from the end of the heavens. Angels, “from the end of the heavens” will assist in this great battle against Babylon (JS—Matthew 1:37; Revelation 14:6; Doctrine and Covenants 110:11; Moses 5:58). weapons of His indignation. A reference to the Lord’s heavenly powers: “The Lord hath opened his armory, and hath brought forth the weapons of his indignation” (Jeremiah 50:25). to destroy the whole land. Isaiah seems to be saying that the Lord’s weapons will destroy the earth, meaning the wicked inhabitants.
Isaiah 13:6–22 Judgment on Babylon: The Day of the Lord Will Come
This section is linked to the previous passage (see 13:1–5). A careful reading of this prophecy against Babylon (see 13:1) indicates that it has two fulfilments—ancient Babylon and its inhabitants will be devastated, and wickedness and worldliness in the last days (called “spiritual Babylon”) will be destroyed at the Lord’s Second Coming. Doctrine and Covenants 133:14 states, “Go ye out from among the nations, even from Babylon, from the midst of wickedness, which is spiritual Babylon” (see also Latter-day Saint Bible chapter heading, Isaiah 13).
day of the Lord. Indicates a time period of punishment upon the wicked, often referring to the last days and the Second Coming (see discussion about 2:12).
Wail . . . heart will melt. Isaiah describes the anguish and dismay of the wicked as the Almighty destroys them and makes their land desolate—“feeble hands,” “melting hearts,” “dismay,” “pangs,” “agonies, writhing like a “woman in labor,” “astonishment,” and “faces of flames” (bright-red, shameful, guilt-ridden faces).
2 Nephi 13:8 lacks the KJV phrase “they shall be in pain as a woman that travaileth.” Isaiah often referred to different stages of childbirth (see also 21:3; 23:4; 26:17; 28:9; 33:11; 37:3; 42:14; 45:10; 49:15, 21–23; 54:1; 60:4, 16; 65:23: 66:7–14).
day of the Lord comes. Isaiah refers again to this day, and then he describes it: “cruel, wrath and fierce anger—to make the land desolate; and he will destroy its sinners from it.”
Isaiah 13:10, 12
stars of heaven. The “stars,” “constellations,” “sun,” and “moon” react to “the day of the Lord” by not allowing their light to shine. Further, the “heavens tremble” and the earth shakes. Several prophesies refer to the disturbances in the heavens at the time of the last days and Second Coming (see 34:4; Joel 2:10; Revelation 6:12–14).
I will punish the world for its evil. “World” (Hebrew tevel) sometimes refers to the inhabited world, including the Holy Land but also beyond its borders. Reference to tevel here presents another evidence that Isaiah was a prophet for the entire world, not just the house of Israel. The Lord’s punishments are always directed to sinners; thus note the language in this verse that describes the sinners: “evil,” “wicked,” “iniquity,” “arrogance,” “proud,” “haughtiness,” and “ruthless.”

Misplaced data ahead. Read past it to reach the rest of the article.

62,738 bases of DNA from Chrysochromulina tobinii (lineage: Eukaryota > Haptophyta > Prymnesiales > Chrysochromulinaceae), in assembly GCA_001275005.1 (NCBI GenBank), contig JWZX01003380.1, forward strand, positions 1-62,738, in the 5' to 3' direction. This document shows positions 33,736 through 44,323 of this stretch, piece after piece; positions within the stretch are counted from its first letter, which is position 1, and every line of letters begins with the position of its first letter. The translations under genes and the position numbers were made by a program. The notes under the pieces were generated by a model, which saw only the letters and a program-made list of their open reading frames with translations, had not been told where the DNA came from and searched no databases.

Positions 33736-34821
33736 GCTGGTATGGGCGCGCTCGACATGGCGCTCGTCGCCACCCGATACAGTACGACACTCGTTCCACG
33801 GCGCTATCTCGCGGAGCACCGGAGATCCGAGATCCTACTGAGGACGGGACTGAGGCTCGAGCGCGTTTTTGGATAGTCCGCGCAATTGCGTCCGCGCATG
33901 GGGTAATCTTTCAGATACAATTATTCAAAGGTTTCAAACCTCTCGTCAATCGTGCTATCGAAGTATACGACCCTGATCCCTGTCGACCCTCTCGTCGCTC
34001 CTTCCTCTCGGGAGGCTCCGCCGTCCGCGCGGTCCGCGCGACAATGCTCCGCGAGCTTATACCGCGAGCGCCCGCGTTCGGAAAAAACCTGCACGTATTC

men scarcer . . . pure gold of Ophir. Gold from Ophir (1 Kings 9:28; 22:48; Job 28:16) was particularly prized because it was the highest grade. After the Almighty’s destruction (13:6) of humans, people will be scarcer than pure gold.
like a gazelle/like sheep. At the day of the Lord, the wicked will flee like “gazelles” and “sheep” to their “own people” or their “own land.”
[who is proud] = JST, 2 Nephi 23:15.
Detailed description of what will happen to the wicked—“pierced,” “fall,” “dashed,” “plundered,” “ravished,” and so forth.
as when God overthrew Sodom and Gomorrah. These verses describe the outcome of Babylon’s destruction—it will never to be inhabited; Bedouin and shepherds will not dwell there, but various wild animals (ostriches, wild goats, hyenas, jackals, and so forth) will. Babylon’s destruction will be so complete that it will be like the ancient cities of Sodom and Gomorrah.
ostriches . . . jackals. The exact identification of some of these animals is uncertain.
I will be merciful unto my people. In contrast to the destruction of the wicked, the Lord promises mercy to His people. the day of the Lord. This phrase often refers to the events associated with the last days and Jesus Christ’s Second Coming. [For I destroy . . . will perish] = JST, 2 Nephi 23:22.